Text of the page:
The potent blend of loneliness and agitation might go a long way in explaining the distinctly moralistic sensibility for which the millennial generation has become notorious. To be millennial demands a strong moral posture, but it offers very few tools to channel the commitment in question into anything sustainably collective. Moralism alternates between a luxury and a deprivation for those who do not have to aggregate and publicly negotiate their preferences. Millennials were confronted with a distinctly new mode of interaction between public and private: energetic yet diffuse, modeled on the fluidity of the online world. The mass politics which Mannheim witnessed is hard to detect today; as is the post-politics so characteristic of the 1990s, when Gen Xers openly disavowed any political commitment and proclaimed the end of collective life. The difference between the generation-standard-bearing novelists David Foster Wallace (Gen X) and Sally Rooney (millennial) is a telling indication of the change. In Wallace’s world political conflict has been evacuated from a public sphere in thrall to commercialism and advertising, with only madcap terrorists actively dissenting. The result is a void that can only be filled with acts of individual re-enchantment or therapeutic group therapy. Rooney, by contrast, operates in a public sphere in which politics has clearly reclaimed its urgency, and collective notions of class have acquired a newfound plausibility. But the resultant posture is still fundamentally one of self-expression: a character may serenade her cleaner’s proletarian credentials, another may declare she is a Marxist, but it’s not clear what Marxist organization she’s a member of.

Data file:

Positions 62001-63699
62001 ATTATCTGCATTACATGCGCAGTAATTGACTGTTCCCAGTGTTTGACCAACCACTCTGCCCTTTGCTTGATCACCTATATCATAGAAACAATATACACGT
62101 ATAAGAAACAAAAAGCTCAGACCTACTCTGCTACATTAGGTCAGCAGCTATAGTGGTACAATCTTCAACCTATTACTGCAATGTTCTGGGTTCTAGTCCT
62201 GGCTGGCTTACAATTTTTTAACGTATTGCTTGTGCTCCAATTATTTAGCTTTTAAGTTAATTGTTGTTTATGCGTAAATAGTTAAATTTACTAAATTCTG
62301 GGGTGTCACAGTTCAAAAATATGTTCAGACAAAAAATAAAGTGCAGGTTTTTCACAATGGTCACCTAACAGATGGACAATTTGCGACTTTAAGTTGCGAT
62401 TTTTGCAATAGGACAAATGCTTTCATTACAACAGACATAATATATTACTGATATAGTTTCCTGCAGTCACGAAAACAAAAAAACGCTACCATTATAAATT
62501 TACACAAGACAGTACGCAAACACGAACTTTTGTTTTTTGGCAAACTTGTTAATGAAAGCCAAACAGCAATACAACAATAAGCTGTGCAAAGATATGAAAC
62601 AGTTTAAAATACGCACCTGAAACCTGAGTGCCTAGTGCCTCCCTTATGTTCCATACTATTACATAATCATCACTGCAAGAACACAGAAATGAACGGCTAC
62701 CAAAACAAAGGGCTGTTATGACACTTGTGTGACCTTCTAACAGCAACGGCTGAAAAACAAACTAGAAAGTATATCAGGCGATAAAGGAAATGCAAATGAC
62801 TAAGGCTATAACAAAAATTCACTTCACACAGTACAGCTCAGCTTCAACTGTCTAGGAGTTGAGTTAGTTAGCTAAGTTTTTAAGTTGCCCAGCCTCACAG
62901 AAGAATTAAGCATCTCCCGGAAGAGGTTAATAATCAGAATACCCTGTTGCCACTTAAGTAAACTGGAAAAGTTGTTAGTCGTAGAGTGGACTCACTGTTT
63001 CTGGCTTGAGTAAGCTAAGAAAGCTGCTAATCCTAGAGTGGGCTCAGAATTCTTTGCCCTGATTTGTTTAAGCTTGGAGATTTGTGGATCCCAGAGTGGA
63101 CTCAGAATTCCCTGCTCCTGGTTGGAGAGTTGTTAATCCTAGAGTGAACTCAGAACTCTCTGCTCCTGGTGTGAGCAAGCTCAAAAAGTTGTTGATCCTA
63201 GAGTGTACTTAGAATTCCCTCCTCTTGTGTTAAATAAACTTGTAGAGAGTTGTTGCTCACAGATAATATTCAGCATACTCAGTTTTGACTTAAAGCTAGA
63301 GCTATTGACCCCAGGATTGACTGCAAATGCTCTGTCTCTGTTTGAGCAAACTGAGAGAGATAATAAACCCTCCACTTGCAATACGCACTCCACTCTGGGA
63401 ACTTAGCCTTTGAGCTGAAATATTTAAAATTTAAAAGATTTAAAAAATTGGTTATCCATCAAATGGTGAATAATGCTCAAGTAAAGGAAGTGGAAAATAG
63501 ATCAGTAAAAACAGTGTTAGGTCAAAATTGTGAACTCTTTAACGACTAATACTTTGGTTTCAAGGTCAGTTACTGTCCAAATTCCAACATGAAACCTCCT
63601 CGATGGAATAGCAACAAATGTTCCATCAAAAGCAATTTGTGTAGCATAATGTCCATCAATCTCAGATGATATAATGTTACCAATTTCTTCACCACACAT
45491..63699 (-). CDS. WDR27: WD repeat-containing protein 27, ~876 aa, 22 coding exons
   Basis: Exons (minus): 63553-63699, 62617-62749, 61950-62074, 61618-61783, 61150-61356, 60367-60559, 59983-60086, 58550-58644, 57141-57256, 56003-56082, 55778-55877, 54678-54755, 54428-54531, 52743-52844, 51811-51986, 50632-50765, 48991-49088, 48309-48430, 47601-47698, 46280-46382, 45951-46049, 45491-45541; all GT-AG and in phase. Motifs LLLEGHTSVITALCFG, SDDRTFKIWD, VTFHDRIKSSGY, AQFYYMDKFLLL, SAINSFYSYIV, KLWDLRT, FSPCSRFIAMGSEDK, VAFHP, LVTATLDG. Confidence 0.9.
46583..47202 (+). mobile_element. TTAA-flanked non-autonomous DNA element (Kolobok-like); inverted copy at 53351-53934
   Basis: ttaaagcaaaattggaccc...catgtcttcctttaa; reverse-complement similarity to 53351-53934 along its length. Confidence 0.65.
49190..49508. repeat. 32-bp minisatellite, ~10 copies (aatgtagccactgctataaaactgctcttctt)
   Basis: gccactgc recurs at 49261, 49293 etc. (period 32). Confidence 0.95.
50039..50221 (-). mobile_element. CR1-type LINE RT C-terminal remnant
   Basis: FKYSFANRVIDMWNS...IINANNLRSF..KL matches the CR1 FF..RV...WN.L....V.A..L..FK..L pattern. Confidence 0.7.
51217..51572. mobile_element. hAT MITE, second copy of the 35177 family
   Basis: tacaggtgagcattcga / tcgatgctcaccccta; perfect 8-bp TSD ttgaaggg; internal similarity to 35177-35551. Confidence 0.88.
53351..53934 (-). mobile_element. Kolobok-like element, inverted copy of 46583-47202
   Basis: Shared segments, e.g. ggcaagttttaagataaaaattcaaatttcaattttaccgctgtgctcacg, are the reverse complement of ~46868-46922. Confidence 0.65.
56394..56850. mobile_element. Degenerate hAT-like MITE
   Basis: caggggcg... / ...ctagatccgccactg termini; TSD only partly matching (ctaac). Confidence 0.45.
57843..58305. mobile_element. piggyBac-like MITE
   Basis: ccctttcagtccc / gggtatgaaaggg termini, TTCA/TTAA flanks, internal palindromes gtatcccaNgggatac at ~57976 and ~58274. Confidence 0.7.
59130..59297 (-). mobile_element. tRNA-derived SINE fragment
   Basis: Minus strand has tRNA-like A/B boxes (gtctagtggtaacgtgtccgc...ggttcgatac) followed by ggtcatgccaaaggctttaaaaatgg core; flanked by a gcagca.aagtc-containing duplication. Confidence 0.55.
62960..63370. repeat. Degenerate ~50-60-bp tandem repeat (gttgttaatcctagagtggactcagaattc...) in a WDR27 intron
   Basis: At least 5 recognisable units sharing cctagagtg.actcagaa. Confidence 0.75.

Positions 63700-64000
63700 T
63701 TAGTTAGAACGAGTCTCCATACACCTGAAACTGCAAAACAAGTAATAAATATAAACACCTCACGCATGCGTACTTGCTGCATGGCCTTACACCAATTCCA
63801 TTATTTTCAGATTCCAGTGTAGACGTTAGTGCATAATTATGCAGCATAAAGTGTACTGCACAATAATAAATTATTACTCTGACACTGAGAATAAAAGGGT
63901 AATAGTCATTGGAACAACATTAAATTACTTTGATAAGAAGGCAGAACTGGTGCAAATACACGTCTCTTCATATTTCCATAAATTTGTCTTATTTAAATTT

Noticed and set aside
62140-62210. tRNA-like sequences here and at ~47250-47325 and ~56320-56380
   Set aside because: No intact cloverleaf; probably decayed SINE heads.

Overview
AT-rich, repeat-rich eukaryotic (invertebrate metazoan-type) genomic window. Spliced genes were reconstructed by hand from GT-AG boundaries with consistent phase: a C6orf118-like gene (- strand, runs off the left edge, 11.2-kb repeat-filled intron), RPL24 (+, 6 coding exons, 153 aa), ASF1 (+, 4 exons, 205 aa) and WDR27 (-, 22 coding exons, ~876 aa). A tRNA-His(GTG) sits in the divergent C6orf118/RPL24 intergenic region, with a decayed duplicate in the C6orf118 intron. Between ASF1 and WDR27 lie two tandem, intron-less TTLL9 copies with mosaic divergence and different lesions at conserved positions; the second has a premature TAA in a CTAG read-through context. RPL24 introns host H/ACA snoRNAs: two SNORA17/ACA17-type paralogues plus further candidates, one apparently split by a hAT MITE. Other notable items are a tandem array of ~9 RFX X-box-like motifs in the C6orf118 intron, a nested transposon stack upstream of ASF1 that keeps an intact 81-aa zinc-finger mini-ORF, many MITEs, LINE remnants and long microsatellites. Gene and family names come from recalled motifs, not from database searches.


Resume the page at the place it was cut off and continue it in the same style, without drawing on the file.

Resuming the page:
The concept of ‘hyperpolitics’ may offer some clues for the post-2008 era in which millennials first acquired generational consciousness. Hyperpolitics is the dominant mode of political engagement in our twenty-first century: polarizing and intense, yet fleeting and diffuse; blurring the boundaries between private and public, but hard to translate into durable affiliation or commitment. In contrast to the mass politics of the twentieth century, hyperpolitics is an abidingly ‘low’ form of politics – low-cost, low-entry, low-duration and, all too often, low-value. The George Floyd protests mobilized millions only to disperse afterward; the climate strikes rocked schools from Germany to the US; a few months later, little but a memory of the movement remained. Like the short cycles of financial markets and new media, today’s public sphere spasmodically convulses and contracts, without ever crystallizing into lasting organizational infrastructure.